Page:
Upon finding this short post, you might have encountered the notoriously newline issue in Windows. The more you try to be UNIX-like on Windows the more the issue pronounces itself.

For a prominent example, when you are trying to build some certain program on Windows. You will more than likely to encounter the excess \r problem (or in some circumstances will you see ^M). I am not certainly sure how it happens but it is sure that any native Linux program which we runs on Windows will struggle to understand \r and must fail.

So this is where dos2unix and unix2dos commands come in to play. It mitigates the problem if your source of problem comes from the file system itself.

But, it is not the only source of problem.

Some commands just output with a newline and it might have problems, for example:

jupyter --data-dir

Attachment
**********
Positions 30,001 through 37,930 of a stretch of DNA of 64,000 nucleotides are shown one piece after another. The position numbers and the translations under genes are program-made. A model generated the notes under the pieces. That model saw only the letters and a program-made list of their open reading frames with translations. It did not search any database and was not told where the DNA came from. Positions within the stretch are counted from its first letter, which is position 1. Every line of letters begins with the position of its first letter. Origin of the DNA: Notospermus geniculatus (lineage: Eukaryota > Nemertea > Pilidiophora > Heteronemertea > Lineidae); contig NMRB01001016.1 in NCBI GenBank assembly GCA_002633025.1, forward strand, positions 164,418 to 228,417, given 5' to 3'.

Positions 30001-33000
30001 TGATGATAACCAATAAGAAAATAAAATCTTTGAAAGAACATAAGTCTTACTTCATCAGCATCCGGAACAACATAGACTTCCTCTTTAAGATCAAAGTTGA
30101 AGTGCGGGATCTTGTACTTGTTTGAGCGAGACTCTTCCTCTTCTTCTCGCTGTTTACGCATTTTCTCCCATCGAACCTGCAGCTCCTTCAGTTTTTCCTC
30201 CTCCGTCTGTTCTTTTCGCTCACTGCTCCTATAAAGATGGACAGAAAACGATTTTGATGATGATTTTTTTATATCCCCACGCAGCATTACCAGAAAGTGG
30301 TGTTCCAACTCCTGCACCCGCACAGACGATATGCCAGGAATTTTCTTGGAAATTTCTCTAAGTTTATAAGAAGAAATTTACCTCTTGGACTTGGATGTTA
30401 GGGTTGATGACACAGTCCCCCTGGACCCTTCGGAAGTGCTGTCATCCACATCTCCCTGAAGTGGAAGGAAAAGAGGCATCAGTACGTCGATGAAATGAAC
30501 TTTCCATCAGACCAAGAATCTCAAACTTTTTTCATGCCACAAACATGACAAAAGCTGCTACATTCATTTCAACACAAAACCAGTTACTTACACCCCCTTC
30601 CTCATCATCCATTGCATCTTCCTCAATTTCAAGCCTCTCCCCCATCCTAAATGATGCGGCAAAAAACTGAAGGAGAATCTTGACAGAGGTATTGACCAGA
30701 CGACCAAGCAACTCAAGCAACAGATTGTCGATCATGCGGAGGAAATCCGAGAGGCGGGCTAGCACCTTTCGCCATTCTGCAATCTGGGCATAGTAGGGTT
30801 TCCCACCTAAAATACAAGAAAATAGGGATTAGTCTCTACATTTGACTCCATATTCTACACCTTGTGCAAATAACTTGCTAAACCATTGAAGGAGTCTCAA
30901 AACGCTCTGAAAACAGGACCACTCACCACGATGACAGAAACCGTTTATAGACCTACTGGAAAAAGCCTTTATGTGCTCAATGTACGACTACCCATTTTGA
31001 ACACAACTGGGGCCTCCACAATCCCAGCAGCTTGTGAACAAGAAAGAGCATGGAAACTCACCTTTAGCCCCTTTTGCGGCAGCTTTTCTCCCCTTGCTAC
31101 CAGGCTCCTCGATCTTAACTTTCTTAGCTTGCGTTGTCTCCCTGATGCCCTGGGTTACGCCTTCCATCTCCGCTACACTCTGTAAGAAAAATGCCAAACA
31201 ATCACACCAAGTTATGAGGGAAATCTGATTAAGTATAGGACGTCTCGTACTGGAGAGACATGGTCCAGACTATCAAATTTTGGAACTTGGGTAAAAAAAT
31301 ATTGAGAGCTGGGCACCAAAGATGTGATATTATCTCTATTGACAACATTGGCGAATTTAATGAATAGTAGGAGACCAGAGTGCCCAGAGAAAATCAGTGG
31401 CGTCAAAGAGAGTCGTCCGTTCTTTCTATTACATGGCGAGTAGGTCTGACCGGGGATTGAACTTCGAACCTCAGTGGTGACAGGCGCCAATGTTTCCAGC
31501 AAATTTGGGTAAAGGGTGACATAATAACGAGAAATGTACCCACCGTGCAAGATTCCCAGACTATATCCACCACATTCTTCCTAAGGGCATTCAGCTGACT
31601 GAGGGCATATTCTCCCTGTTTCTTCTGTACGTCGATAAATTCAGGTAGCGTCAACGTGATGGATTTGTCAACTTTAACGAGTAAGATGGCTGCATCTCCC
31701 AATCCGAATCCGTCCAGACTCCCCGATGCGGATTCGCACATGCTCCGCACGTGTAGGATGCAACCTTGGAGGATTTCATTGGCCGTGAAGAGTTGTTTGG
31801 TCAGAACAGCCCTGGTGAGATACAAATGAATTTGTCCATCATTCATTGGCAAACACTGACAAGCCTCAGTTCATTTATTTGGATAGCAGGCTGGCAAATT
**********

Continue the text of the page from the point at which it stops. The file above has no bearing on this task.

Which should output the data-dir for jupyter in this case it might be C:\Users\<user>\AppData\Roaming\jupyter, but in practices, it is not, it has a newline, and not only \n conventional newline. It comes with \r\n newline. which becomes a problem when you trying to substitute this command in another command like:

$(jupyter --data-dir)/abc

You will not get C:\Users\<user>\AppData\Roaming\jupyter/abc as you might have expected. You will rather get C:\Users\<user>\AppData\Roaming\jupyter^M/abc. This breaks the command !

As you can see, it is really a problem and cannot be solved by simply running dos2unix because it is not a file.

Fortunately, there is a way to make bash completely ignore \r character. It only works on bash.

In .bash_profile

# ignore carriage return
set -o igncr

And then source it source .bash_profile.

Now, all the excess \r will be ignored. And now you will be happy :D.

The only question persists so far is that: Is there something like this for zsh, which is arguably much superior to bash ? which I have yet to find.